I have always wondered how Finland managed to escape full occupation and Communization, as it was 1. A former part of the Russian Empire, 2. Allied (not fully) with the Axis in WWII. 3. At war with the Soviet Union during the war.

I know Karelia was annexed, and Finland was forced into a very neutral position that was often favorable to the Soviets - but it avoided becoming a full blown satelite and became in most terms, part of the West…and I would imagine the Cold War dynamic would be quite different with the Red Army further in the heart of the Nordic region.

Also, while Austria was partitioned into sectors and partly occupied by the Soviets, we never had an “East Austria” or “East Vienna” either. I suppose that may have been impractical, but still it represents another very small concession.

Basically the Finns were smart and lucky. They saw early on that the war was turning against the Germans. Unlike other Axis allies such as Romania and Hungary, Finland was seperate enough (both physically and politically) from Germany to have some independance. They therefore were able to drop out of the war early enough that it was still in the Soviets’ interest to negotiate a treaty rather than just overrun Finland. The Finns handed over some disputed territory to the USSR and agreed it would not challenge the Soviets in the future.

One other hot spot in the early years of the Cold War was Trieste and its surrounding areas which was claimed by both Italy and Yugoslavia. Once again, the final settlement went mostly in favor of the west.

The Finns had a lot of luck on their side, made a headache for the Red Army, and seemed to have impressed Stalin with their resistance. They weren’t all that early; 1944 was when most of the minor axis nations were trying to cut and run, and the Finns only surrendered after a Soviet offensive tore up their army. At that point, the USSR could have conquered the whole country without a whole lot of effort, but really wanted to drive into Germany proper and would have had to spend time on the conquest. If the Red Army was not incredibly short on manpower (they were conscripting 16-year-olds and still could only keep units at an average of 60% strength), the Soviets probably would have simply installed a puppet government and wiped out most of the regular government.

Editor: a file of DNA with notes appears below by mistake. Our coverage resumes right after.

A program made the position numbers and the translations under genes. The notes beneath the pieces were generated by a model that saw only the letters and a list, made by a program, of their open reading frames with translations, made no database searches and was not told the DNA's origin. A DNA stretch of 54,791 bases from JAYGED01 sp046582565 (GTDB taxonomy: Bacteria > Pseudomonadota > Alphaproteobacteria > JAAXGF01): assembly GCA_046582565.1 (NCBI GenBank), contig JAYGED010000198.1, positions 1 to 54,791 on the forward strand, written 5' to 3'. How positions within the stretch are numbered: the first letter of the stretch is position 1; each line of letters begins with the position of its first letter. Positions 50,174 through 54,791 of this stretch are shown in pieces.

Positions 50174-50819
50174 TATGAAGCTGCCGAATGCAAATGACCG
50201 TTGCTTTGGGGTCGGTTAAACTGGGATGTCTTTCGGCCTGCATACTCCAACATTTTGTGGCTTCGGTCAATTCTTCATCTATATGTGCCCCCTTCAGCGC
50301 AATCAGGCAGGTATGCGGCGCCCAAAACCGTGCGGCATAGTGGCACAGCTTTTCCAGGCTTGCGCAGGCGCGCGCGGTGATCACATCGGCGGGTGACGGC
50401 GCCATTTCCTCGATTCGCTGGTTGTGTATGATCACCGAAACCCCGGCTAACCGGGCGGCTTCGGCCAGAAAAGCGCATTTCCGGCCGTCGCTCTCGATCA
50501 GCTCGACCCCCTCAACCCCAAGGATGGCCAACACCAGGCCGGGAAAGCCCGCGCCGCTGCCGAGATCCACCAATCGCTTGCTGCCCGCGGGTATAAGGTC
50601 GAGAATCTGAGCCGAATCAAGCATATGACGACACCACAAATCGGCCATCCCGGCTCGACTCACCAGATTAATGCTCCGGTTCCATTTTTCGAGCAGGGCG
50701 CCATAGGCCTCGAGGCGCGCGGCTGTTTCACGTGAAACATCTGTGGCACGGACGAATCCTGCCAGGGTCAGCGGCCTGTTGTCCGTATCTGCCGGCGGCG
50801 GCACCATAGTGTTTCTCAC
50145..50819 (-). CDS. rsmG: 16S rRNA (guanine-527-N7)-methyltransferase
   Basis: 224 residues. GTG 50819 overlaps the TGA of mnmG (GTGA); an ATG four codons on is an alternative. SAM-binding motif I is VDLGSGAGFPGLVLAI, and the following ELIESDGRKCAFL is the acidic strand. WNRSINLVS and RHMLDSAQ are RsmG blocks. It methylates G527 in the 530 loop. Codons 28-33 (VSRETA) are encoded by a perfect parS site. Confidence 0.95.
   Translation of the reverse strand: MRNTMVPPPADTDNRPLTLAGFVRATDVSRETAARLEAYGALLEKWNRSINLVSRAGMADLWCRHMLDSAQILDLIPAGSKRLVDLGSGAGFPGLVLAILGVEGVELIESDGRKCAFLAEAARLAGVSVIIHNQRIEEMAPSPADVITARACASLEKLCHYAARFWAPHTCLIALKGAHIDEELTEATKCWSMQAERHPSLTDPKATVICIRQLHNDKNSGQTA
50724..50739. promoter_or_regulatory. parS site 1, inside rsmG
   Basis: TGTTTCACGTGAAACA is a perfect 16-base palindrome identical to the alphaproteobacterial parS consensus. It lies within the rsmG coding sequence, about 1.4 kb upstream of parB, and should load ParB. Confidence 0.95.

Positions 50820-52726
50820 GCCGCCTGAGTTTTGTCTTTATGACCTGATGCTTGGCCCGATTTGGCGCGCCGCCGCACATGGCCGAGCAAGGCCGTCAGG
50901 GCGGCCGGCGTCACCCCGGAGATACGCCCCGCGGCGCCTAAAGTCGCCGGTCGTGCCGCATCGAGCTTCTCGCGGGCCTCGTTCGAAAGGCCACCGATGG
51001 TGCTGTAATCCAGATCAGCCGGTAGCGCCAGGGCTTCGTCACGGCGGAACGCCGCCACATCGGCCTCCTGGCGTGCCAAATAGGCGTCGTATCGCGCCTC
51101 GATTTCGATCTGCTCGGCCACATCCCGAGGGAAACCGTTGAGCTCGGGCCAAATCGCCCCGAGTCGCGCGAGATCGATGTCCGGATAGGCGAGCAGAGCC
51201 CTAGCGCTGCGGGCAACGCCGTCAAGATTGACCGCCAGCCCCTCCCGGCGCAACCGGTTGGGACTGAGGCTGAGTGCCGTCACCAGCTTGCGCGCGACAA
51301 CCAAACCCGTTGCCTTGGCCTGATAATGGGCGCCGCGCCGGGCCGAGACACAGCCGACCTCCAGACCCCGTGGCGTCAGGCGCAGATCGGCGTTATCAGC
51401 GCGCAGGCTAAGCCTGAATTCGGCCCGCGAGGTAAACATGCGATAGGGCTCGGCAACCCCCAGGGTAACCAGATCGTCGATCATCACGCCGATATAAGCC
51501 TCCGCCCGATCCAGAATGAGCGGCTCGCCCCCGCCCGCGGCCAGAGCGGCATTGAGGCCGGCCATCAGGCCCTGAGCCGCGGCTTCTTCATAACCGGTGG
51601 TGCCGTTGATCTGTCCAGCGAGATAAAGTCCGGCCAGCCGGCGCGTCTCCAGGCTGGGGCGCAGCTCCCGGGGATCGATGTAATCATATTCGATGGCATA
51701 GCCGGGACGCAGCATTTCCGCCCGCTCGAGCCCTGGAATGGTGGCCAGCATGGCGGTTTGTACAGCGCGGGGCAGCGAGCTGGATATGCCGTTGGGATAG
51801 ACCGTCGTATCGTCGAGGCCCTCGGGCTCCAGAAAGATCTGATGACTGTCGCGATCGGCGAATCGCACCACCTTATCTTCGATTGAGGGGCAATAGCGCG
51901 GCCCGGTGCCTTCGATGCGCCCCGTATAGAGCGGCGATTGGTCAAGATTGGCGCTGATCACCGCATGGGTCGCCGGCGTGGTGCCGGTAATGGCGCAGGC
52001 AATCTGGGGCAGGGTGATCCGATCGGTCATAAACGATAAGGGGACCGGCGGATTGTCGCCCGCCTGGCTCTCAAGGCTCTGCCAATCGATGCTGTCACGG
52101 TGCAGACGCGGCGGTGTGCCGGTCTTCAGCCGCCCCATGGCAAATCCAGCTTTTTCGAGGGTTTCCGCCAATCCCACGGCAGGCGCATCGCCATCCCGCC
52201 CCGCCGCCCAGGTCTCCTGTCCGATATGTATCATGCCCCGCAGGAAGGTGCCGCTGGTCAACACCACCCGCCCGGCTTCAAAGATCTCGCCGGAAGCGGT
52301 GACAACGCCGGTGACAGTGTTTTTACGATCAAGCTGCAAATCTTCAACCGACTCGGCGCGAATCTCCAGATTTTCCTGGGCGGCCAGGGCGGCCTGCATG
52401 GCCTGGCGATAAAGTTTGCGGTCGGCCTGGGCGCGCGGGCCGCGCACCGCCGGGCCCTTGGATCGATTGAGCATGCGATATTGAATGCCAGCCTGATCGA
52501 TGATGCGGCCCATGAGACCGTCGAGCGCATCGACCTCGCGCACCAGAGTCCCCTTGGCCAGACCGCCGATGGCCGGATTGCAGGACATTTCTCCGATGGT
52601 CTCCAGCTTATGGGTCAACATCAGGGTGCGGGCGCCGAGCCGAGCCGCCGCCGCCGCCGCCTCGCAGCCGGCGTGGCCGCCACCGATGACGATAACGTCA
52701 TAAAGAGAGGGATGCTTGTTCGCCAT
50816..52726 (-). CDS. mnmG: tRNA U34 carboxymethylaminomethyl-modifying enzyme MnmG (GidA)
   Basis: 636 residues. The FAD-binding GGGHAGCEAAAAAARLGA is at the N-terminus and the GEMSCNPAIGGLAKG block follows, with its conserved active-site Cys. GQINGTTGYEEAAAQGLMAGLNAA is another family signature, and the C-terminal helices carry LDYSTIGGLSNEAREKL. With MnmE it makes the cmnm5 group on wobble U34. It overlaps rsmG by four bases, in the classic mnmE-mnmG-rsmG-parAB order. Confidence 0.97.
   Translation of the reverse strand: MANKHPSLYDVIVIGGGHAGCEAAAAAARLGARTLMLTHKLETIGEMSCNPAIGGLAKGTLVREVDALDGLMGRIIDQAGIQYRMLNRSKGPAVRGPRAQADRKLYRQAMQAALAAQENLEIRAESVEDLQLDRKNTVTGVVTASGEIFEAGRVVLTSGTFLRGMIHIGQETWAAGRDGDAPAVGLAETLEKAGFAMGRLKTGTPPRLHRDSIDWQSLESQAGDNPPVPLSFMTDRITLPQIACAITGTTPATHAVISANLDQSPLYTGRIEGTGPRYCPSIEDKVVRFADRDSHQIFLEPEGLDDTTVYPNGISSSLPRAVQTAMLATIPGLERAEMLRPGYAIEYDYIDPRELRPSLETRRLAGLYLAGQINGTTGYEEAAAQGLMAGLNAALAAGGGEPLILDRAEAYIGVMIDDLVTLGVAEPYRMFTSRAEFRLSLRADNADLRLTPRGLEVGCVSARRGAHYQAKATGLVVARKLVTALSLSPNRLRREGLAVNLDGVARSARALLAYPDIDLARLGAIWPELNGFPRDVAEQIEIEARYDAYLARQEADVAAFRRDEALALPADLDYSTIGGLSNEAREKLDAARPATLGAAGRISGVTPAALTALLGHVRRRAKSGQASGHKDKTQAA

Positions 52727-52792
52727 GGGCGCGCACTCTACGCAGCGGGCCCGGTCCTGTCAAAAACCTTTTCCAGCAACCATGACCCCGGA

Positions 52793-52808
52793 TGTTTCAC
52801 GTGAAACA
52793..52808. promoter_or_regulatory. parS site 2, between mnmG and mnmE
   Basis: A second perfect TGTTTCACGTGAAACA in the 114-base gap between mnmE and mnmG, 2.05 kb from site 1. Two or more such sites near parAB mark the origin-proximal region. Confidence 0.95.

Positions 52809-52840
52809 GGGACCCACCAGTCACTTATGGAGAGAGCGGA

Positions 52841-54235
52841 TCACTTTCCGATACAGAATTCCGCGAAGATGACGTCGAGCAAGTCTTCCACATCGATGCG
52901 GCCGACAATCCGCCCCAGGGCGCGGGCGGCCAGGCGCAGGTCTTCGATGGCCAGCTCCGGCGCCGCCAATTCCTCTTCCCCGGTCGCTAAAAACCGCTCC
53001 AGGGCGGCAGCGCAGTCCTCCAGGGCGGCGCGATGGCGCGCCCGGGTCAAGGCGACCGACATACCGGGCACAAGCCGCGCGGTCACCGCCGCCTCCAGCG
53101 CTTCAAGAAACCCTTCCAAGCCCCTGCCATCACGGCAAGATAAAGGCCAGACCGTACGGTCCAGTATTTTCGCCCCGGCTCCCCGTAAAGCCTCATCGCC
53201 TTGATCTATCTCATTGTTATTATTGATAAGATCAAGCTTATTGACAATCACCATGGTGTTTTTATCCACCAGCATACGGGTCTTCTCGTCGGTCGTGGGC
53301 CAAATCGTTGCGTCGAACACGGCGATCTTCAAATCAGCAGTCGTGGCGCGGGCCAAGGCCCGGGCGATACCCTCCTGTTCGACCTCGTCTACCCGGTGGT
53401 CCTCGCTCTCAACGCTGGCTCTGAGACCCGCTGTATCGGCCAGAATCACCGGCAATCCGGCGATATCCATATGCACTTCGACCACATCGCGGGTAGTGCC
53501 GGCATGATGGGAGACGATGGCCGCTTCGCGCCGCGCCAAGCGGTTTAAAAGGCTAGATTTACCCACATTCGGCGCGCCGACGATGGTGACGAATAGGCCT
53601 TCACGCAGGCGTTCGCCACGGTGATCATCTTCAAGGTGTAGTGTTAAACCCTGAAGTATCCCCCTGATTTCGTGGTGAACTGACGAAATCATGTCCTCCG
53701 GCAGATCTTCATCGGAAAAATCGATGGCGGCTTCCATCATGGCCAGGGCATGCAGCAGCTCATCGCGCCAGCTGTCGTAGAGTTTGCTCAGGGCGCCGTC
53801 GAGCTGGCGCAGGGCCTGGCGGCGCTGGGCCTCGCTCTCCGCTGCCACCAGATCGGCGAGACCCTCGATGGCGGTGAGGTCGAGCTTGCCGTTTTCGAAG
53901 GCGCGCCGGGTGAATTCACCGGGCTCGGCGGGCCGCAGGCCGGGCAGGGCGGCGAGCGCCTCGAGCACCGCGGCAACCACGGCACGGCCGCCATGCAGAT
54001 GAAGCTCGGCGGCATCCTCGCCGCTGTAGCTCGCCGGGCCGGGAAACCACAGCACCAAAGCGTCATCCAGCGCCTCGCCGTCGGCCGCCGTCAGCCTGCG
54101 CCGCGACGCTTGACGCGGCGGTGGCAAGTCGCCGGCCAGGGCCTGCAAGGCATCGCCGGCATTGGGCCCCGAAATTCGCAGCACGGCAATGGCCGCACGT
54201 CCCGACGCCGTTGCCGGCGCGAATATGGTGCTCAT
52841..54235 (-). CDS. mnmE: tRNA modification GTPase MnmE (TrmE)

The Finns surrendered various border regions, accepted large indemnity payments to the USSR, agreed to capture or force out any Germans on their territory, allowed Soviet use of some naval bases, and agreed not to take up any anti-Soviet foreign policy. It’s probable that Stalin figured the Finns would reneg on post-war repayments or would refuse to drive the Germans out, giving him an excuse to come back later and take more direct control of Finland. Since the Finns did fight the Germans in Finnish territory, never missed any of their reparations payments, and never entered any worrying agreements with the West, their was never a plausible excuse for the USSR to move in, and their wasn’t really much motive to annex Finland.

It’s also worth noting that, even under the tsars, Finland had always enjoyed a fair measure of independence and self-rule. Tsar Nicholas II supposedly once said, “Never speak ill to me of the Finns- they are the only race in our Empire that has never cost me an hour’s sleep.”

So Finland had a history of deferring to Russia in exchange for de facto indepenence LONG before Joe Stalin came along.